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M. Bakri Musa

Seeing Malaysia My Way

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Location: Morgan Hill, California, United States

Malaysian-born Bakri Musa writes frequently on issues affecting his native land. His essays have appeared in the Far Eastern Economic Review, Asiaweek, International Herald Tribune, Education Quarterly, SIngapore's Straits Times, and The New Straits Times. His commentary has aired on National Public Radio's Marketplace. His regular column Seeing It My Way appears in Malaysiakini. Bakri is also a regular contributor to th eSun (Malaysia). He has previously written "The Malay Dilemma Revisited: Race Dynamics in Modern Malaysia" as well as "Malaysia in the Era of Globalization," "An Education System Worthy of Malaysia," "Seeing Malaysia My Way," and "With Love, From Malaysia." Bakri's day job (and frequently night time too!) is as a surgeon in private practice in Silicon Valley, California. He and his wife Karen live on a ranch in Morgan Hill. This website is updated twice a week on Sundays and Wednesdays at 5 PM California time.

Wednesday, June 02, 2010

Malaysia in the Era of Globalization #17

Chapter 3: Lessons From The Past


Spreading the Word of God


When Muhammad (pbuh) received his first revelation in that cave high above Mecca, he was already well prepared. Nonetheless for the first few years he preached Allah’s message in secret, first to his immediate family and later, his close friends. He understood the vast implications of his mission.

Muhammad (pbuh) knew that Islam would frontally challenge the existing order. Even though he was committed to Allah’s cause, nonetheless he had no intention of destroying his community in order to save it, to use a Vietnam-era military maxim. He was fully cognizant of the intense opposition to his mission from the existing power structure. His forcing the message would only result in further turmoil, a civil war. His mission was to save, not destroy society.

Despite that caution, those early Muslims faced tremendous hostile opposition. Without divine protection, Muhammad’s fate could easily have been like that of Zaid and other earlier reformers. More down to earth, Muhammad (pbuh) was also fortunate to have the protection of his uncle Abu Talib. It was significant that his uncle, though highly supportive of Muhammad’s mission, was unable to commit himself to the new faith. He was already set in his ways. The first few years were difficult for the Muslims, with open hostilities and violent opposition. Many were tortured and killed.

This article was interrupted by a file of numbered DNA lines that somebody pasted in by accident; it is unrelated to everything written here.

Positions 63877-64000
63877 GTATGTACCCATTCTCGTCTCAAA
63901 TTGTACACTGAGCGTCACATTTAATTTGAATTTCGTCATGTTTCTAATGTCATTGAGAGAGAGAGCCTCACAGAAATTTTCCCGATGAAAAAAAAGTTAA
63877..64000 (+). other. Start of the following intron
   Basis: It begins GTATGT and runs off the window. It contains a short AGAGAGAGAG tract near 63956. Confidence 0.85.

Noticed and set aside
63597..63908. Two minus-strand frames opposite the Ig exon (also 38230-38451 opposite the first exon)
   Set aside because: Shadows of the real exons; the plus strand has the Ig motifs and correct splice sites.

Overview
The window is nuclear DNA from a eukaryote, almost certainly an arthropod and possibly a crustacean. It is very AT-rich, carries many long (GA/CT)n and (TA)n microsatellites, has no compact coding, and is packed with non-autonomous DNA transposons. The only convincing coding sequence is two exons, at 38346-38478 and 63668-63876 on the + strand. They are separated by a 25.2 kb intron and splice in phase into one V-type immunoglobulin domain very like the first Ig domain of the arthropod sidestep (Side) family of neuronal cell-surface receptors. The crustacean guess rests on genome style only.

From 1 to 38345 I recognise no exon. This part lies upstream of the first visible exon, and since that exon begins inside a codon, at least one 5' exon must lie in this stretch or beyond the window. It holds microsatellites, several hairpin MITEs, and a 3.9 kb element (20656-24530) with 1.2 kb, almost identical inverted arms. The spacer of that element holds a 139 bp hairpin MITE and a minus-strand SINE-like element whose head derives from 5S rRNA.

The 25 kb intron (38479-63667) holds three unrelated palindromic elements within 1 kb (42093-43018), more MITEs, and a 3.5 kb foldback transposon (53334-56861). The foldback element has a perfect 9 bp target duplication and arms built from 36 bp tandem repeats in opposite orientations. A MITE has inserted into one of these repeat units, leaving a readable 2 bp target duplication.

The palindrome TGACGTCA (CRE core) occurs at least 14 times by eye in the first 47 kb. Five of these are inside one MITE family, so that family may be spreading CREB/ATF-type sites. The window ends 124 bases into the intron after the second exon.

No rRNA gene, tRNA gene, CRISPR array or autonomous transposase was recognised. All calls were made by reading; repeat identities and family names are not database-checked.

In the face of such intense resistance, Muhammad (pbuh) wisely decided to send some of his followers to migrate to Abyssinia, then under the reign of a tolerant Christian king. More practically, the migration eased the sense of threat felt by the Quareshis. But as more Arabs accepted this new faith, the establishment felt even more threatened, which in turn prompted them to take even more extreme measures to neutralize Muhammad (pbuh) and his followers.

When bribes did not work with the honest Mohammad, they resorted to harassment. This reference to bribery is well documented. Aware of the devastating consequences to them and their existing way of life of Muhammad’s message, the Arabs persuaded his uncle Abdullah, a pagan, to coax the prophet to give up his mission with promises of riches and titles. They would have willingly surrendered to him the tribal leadership if only the prophet would give up his cause. This prompted the famous response: “By the grace of Allah,” said the prophet, “even if you give me the sun in my right hand and the moon in my left, I will not give up His work.” Meaning, even had the Bedouins promised Muhammad the world, he still would not have changed course. Allah’s messenger could not be bought at any price.

It was no easy mission. The remaining Muslims in Mecca continued to be harassed and boycotted. They were not allowed to trade or interact socially with the community, an ancient version of social and economic sanctions. In the end the boycott backfired. The stoic sufferings of the Muslims evoked sympathy from the populace, gaining the new faith even more converts.

The Muslims continued to grow to a critical mass where they felt they could successfully challenge the existing order. The prophet (pbuh), fully aware that such an open declaration would result in an ugly and vicious civil war – pitting brother against brother, father against son, and uncle against nephew – sought another solution. Creating social upheavals would not be in the best interest of Islam or the community.

With guidance from Allah, he began preparing his followers for migration to Medina where he would encounter less resistance. His preliminary inquiries indicated that that community was more hospitable and tolerant. The migration was secretly planned and executed, with Muslims escaping in the middle of the night to avoid detection by their non-Muslim tribesmen. This migration, or Hijrah, was such a momentous event that the Muslim calendar began from that date, the first year of the Hijrah (AH) being 632CE (Common Era). It is to be emphasized that the hijra was a positive mission to establish the first viable Muslim community, and not a negative one of escaping the persecution at Mecca.